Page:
Baghdad is the first step. And as retired general Jack Keane and the military historian Frederick Kagan have been pointing out, restoring security in Baghdad will take at least 18 months and all the troops the president pledged. To quote Gen. Keane: "We need all five brigades in Baghdad as soon as possible. It will take three to four months to clear neighborhoods of death squads and insurgents, and at least the rest of the year to establish proper security for the population." This is going to be a long, hard slog. And the Americans, not the Iraqis, are going to have to lead it.

The president's stated contention -- that Prime Minister Nouri al-Maliki's army and police will lead efforts to cleanse the city, while the Americans just support them -- will produce dismal results. Mr. Maliki's pride doesn't win battles. George Bush has been fond of underscoring the counterinsurgency success in Tal Afar, in which the Iraqi army played an important supporting role. If Gen. Petraeus is really put into a supporting role in the Battle of Baghdad, then we've lost already.

Gen. Petraeus will have to deal with Muqtada al-Sadr. The thuggish son of Iraq's most revered clerical family, he has become for many Shiites in Baghdad a rapturously praised defender. This esteem is merited: He, not any American general, increased the security of the average Shiite in the capital. And if he is smart, he'll attack the Americans before they have the chance to deploy much new strength. If the Americans successfully down Sunni insurgents in the capital, then they will go after Mr. Sadr.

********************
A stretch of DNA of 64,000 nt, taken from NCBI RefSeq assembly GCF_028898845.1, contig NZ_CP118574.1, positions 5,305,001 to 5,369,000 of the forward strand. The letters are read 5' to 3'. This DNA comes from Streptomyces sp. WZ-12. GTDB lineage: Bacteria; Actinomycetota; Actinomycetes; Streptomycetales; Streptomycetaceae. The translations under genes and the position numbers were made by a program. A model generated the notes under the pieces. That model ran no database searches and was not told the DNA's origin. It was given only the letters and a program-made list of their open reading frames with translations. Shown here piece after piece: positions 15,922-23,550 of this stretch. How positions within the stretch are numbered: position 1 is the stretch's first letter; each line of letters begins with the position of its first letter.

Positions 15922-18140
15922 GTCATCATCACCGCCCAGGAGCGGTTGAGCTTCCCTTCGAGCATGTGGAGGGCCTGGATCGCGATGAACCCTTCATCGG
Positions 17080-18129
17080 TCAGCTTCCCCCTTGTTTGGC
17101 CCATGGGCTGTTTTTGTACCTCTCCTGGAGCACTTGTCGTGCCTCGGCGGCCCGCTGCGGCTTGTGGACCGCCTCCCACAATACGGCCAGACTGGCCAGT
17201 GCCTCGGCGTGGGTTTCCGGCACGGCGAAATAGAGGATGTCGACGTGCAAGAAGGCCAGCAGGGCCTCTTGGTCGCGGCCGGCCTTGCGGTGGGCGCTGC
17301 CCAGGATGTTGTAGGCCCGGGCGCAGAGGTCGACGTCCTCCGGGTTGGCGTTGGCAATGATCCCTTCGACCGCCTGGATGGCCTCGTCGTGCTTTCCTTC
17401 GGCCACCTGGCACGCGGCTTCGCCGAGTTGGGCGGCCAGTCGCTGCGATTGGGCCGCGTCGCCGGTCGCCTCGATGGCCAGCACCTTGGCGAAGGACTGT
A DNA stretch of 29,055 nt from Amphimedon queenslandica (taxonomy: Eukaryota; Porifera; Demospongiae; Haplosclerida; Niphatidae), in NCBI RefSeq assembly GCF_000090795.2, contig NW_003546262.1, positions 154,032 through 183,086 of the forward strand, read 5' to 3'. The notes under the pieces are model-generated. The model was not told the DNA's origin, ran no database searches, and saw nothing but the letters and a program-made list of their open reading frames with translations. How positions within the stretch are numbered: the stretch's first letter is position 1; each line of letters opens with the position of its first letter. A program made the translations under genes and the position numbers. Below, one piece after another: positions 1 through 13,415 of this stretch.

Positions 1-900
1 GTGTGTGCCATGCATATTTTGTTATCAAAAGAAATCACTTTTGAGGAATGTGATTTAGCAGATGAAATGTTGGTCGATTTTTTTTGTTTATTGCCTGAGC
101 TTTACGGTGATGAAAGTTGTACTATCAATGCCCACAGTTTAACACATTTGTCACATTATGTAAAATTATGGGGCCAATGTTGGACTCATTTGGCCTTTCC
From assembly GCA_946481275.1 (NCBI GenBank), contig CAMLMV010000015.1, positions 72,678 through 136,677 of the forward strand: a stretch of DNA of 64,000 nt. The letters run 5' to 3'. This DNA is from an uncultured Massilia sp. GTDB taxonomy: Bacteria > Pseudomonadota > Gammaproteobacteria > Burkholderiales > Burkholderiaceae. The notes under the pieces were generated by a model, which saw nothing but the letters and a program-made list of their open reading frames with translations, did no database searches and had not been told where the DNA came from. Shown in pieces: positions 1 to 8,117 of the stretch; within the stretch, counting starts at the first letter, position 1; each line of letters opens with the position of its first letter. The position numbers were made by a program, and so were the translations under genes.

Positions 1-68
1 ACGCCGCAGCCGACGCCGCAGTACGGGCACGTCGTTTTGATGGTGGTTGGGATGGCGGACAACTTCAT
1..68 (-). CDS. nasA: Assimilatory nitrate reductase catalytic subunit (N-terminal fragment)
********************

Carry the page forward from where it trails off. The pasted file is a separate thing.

But the U.S. military should absolutely not go after Mr. Sadr first. We may barely have sufficient forces to handle a one-front war against Sunni insurgents and holy warriors. We need to show the Shiite community, which by no means has embraced Mr. Sadr's radicalism en masse, that the Battle of Baghdad's primary thrust isn't against the capital's large Shiite ghetto.

The key here is how Shiites view the first encounter. If it goes against the insurgents, then a subsequent attack on Mr. Sadr and his militia might not provoke a large-scale uprising. And he just may play along. He and his forces were mauled by the Americans in 2004. Since then they haven't been particularly bold in attacking U.S. soldiers. Mr. Sadr has recently manifested some statesmen-like behavior, and has been more correct in his behavior toward Grand Ayatollah Ali Sistani, the spiritual guide of Iraq's Shia and a bulwark of moderation. Yet Washington ought to plan on Mr. Sadr hitting U.S. forces -- another reason why Gen. Petraeus, who appears acutely sensitive to the Sadr conundrum, should be given as many brigades as the U.S. can rapidly pull together.

Wars are often decided by one battle, where the genius and resources of one commander proves decisive. We are undoubtedly at that point in Iraq. The Bush administration should ensure that Gen. Petraeus has everything he needs, and that any opposition inside the military to him and a larger, longer counterinsurgency campaign is squelched. America and Iraq probably won't get a second chance.

Mr. Gerecht is a resident fellow at the American Enterprise Institute.